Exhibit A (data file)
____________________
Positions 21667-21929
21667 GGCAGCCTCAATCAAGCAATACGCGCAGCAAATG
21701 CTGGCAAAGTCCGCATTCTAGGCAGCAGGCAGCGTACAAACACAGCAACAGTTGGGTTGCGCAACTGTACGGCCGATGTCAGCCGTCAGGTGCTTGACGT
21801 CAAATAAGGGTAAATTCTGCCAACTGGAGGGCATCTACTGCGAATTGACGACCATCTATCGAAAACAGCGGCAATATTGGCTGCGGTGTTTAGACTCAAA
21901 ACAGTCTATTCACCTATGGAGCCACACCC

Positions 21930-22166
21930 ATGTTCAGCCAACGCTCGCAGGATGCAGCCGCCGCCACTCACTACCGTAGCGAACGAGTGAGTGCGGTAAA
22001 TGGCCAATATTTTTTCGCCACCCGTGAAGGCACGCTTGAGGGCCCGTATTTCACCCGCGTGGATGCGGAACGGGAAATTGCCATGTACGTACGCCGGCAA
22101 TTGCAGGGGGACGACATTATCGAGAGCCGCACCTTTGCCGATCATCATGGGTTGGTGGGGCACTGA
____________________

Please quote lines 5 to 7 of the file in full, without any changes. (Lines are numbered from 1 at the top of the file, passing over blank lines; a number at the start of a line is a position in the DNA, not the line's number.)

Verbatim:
21901 ACAGTCTATTCACCTATGGAGCCACACCC

Positions 21930-22166
21930 ATGTTCAGCCAACGCTCGCAGGATGCAGCCGCCGCCACTCACTACCGTAGCGAACGAGTGAGTGCGGTAAA